Concept

Comal (cookware)

Summary
A comal is a smooth, flat griddle typically used in Mexico, Central America, and parts of South America, to cook tortillas and arepas, toast spices and nuts, sear meat, and generally prepare food. Similar cookware is called a budare in South America. Some comals are concave and made of barro (clay). These are still made and used by the indigenous peoples of Mexico and Central America. Comals are similar to the American griddle or the Indian tawa, and are often used and named interchangeably with these. Comals for home use are generally made from heavy cast iron, and sized to fit over either one burner on the stovetop (round) or two burners front to back (elongated oval). In many indigenous and pre-Hispanic cultures, the comal is handed down from grandmother to mother to daughter, the idea being that a comal tempered over many years of use will heat faster and cook cleaner. History The history of such cooking methods dates back to the pre-Columbian era, when powdered-homin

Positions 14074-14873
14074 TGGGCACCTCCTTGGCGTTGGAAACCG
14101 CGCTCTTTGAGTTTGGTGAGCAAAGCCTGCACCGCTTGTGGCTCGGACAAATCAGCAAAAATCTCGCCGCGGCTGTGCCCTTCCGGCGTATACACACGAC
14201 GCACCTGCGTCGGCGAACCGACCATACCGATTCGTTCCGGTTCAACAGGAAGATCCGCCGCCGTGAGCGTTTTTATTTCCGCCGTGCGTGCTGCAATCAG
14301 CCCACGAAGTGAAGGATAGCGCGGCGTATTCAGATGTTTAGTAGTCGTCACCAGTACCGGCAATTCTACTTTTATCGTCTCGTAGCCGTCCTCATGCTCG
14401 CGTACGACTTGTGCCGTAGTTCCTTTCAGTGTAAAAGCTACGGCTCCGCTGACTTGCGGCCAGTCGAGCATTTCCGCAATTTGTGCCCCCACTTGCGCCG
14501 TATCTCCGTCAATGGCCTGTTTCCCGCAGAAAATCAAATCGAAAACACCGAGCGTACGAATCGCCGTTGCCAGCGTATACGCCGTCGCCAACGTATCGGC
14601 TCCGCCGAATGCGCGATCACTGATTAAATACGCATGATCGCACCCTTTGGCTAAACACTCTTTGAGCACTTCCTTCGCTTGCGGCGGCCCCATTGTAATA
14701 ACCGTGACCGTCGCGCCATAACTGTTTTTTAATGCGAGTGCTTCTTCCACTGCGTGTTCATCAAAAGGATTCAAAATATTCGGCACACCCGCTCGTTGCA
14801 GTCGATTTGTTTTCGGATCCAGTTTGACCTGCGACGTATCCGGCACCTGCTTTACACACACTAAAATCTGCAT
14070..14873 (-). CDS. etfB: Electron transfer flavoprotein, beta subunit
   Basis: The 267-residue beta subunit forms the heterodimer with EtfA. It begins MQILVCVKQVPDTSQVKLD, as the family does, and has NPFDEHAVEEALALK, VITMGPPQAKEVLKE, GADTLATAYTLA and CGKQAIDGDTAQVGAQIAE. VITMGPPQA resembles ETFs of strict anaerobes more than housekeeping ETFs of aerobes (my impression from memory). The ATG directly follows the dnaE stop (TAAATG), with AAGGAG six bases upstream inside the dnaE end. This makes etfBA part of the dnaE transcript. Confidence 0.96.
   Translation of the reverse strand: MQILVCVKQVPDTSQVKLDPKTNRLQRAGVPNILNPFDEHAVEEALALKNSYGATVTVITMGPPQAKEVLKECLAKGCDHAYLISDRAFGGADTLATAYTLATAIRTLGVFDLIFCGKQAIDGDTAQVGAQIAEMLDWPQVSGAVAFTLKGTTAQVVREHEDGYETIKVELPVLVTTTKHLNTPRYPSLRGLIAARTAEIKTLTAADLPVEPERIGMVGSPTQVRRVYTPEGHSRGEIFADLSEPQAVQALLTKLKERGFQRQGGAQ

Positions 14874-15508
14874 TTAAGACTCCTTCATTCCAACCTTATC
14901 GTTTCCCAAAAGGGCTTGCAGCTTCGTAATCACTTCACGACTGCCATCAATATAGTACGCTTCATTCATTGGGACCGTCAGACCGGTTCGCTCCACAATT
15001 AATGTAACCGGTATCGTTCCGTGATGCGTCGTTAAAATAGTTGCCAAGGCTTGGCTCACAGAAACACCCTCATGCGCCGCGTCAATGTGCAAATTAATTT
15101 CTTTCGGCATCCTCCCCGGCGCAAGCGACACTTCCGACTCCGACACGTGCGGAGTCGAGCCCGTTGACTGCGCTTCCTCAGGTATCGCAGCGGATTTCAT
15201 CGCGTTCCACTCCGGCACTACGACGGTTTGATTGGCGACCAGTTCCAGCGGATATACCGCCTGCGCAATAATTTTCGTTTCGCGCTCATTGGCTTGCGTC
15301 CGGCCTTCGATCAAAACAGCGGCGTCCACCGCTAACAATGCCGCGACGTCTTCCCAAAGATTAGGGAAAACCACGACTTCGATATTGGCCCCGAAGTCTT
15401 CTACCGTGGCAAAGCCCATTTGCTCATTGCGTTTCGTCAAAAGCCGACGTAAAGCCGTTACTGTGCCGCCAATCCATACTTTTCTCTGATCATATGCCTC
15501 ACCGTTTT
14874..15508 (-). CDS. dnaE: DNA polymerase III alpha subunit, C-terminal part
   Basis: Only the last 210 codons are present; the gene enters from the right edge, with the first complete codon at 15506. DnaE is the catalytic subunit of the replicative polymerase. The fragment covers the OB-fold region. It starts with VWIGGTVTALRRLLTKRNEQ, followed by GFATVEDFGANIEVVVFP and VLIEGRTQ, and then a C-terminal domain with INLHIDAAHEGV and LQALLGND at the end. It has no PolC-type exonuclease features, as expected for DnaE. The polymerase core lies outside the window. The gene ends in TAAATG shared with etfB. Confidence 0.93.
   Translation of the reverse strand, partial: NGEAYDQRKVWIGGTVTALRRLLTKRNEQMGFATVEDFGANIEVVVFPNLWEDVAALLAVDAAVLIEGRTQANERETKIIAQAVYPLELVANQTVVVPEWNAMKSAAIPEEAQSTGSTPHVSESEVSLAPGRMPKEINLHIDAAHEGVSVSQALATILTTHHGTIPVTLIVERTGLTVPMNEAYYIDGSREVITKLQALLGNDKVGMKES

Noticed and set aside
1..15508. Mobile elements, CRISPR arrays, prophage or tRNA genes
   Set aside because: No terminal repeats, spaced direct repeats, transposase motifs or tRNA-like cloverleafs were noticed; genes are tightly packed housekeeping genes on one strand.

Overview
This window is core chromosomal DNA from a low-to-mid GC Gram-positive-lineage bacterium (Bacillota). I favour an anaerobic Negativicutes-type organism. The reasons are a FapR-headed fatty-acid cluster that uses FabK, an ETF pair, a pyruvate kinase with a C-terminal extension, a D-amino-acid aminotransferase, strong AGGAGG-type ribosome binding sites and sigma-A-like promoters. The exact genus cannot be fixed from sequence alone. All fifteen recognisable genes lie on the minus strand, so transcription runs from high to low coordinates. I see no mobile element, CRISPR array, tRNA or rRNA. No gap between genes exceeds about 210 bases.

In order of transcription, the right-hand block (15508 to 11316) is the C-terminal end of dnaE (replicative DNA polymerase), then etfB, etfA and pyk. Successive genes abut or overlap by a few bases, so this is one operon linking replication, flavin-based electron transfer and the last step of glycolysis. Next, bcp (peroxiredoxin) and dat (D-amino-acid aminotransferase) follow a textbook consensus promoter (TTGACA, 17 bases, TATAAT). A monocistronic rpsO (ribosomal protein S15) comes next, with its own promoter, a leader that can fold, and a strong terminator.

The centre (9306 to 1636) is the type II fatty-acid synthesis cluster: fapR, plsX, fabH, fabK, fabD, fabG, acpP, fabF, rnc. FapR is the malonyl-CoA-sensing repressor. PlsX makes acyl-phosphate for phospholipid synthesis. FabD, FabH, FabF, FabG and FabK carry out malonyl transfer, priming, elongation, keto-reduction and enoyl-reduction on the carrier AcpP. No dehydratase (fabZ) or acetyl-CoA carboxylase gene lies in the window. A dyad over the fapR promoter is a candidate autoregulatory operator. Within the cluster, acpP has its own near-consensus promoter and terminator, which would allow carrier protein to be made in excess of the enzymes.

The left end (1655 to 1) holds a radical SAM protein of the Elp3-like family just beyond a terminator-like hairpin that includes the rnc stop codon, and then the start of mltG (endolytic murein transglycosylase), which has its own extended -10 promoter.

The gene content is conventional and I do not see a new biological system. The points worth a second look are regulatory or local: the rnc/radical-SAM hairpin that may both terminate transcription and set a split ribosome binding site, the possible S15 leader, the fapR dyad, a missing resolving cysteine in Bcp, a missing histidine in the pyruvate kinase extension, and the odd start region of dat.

About this result
This page is automatically generated and may contain information that is not correct, complete, up-to-date, or relevant to your search query. The same applies to every other page on this website. Please make sure to verify the information with EPFL's official sources.
Related publications

Loading

Related people

Loading

Related units

Loading

Related concepts

Loading

Related courses

Loading

Related lectures

Loading